So often do football managers fall unnoticed from their professional perch, that it was heartening to learn recently of one who has bucked the trend.
Unlike players, for whom the transition from ‘current’ to ‘ex’ is commonly marked by one last stage-managed substitution, the focal point for a grateful stadium; managers rarely get to highlight their retirement. They pass, in the shadows, from being fashionable to unfashionable, and suddenly – invisibly – they are gone. Harry Redknapp, you may have noticed, isn’t quite as go-to as he once was. The process has begun.
So good on John Gregory, then, for flirting with death both professionally and personally, only to come back and lead Chennaiyin to the Indian league championship, 16 years after he left Aston Villa, at the end of what was easily the high-point of his cv and a spell in which he was briefly touted as a future England manager.
Even if I throw in that he is the first Englishman to lead a team to this particular title, you’ll have said it by now, I’m sure: maybe only inwardly and disliking yourself for it, but you’ll have said it, nonetheless. “It’s only India…”
And you’ll have a point. Rarely, if ever, does the football world halt to acknowledge the latest champions of India. But then I also have a point when I counter with, “So what?”
Aside from the old cliché that you can only beat what’s in front of you, or the fact that when you’ve returned from heart surgery to one of the most stressful jobs outside of combat, the national championship of anywhere is a valid cause for personal pride, there is also this thought, perhaps best shared with those old enough to be able to see beyond the UEFA bubble.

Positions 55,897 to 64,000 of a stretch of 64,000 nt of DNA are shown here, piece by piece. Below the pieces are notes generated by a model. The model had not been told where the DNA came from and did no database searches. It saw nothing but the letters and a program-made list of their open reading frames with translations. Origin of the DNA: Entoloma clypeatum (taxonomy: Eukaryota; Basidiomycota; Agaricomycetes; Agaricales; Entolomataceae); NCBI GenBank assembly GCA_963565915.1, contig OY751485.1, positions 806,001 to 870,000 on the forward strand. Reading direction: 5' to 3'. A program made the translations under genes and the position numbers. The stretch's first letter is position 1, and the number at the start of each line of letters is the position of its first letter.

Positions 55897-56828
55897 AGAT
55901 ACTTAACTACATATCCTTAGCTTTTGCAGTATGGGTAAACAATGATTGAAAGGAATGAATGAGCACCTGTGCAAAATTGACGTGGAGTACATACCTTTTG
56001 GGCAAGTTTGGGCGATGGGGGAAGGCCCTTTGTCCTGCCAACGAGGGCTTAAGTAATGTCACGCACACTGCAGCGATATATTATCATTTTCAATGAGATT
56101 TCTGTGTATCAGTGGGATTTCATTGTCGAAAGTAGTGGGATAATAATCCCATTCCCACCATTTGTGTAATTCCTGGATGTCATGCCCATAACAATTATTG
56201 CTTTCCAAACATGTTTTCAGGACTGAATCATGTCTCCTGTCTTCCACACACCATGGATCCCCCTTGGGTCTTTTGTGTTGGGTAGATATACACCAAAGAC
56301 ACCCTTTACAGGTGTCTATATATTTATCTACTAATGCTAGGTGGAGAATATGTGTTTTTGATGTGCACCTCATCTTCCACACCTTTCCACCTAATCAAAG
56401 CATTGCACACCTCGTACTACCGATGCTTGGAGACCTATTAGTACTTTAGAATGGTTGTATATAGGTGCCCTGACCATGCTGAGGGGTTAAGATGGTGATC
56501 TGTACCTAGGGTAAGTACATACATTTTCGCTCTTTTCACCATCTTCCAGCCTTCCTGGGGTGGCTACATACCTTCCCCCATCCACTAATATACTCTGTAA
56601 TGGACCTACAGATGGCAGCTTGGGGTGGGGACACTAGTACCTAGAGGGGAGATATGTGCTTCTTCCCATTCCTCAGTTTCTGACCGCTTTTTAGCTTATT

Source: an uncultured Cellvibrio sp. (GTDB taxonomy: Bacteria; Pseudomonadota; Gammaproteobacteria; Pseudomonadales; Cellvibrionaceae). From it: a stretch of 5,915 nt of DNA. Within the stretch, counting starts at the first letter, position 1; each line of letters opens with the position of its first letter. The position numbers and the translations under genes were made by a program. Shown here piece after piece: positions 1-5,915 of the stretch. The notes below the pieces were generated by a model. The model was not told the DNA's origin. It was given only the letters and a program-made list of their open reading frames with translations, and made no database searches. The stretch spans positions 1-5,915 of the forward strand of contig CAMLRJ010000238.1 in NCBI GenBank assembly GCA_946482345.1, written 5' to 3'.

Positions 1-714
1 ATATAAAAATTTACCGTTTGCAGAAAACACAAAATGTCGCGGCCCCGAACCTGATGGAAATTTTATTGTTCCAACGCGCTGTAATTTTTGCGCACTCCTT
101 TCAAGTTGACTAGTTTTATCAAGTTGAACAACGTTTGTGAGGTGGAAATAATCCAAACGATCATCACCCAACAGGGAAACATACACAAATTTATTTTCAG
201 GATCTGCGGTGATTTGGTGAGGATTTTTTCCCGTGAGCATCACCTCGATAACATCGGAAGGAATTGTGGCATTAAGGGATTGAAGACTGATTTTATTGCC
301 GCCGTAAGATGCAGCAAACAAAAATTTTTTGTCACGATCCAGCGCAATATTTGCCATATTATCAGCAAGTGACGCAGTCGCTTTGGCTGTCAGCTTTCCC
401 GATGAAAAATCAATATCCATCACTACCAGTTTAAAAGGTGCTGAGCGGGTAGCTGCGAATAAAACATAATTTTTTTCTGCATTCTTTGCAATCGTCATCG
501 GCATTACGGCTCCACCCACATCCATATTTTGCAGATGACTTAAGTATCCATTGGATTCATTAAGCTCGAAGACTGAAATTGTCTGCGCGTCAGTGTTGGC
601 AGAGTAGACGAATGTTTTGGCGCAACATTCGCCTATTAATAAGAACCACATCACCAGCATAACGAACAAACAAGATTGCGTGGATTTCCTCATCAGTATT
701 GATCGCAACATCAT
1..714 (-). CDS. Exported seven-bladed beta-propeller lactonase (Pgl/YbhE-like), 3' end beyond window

Whose would make the more colourful life story? The coach whose football experience only ever existed between Burnley and Bournemouth, or the coach who got to see a world beyond Champions League away-days? The hankering for the big-time might never go away – that’s only natural ambition – but I suspect I’d be tempted to buy Stephen Constantine’s book before I buy Arsene Wenger’s…
“Initial success with Nepal and India is followed by less successful spells with Millwall…Malawi and Sudan. Constantine has more luck in Cyprus but is ultimately undermined by the country’s economic problems and a culture of match-fixing. However, not many coaches can claim to have almost started a diplomatic incident in Zimbabwe, been deported from Iran or drawn comparison with Mary Poppins in North Korea.”
For his part, Gregory seems to be discovering that the big-time has no monopoly on professional fulfilment.
“The fact we literally live together under a single roof and see each other in the hotel and training all the time… the togetherness we’ve got and the trust we’ve built [is what makes management in India unique],” he said. “I’ve never known a group like this, who manage, support and look after each other.
“There’s a togetherness you don’t get to see in England. You see the guys for two to three hours of the day, and then they go home. We don’t necessarily sit down and eat together here, but we’re still around each other all the time. We travel together. There’s a real closeness with all my coaching staff and the owners. They come to every game, home and away, and support us – that doesn’t always happen in England. I don’t want to sound corny, but we have a real family atmosphere here.”
It’s an enlightenment I would wish for any coach: the realisation that not all of sport’s rewards are fashioned in silver and gold.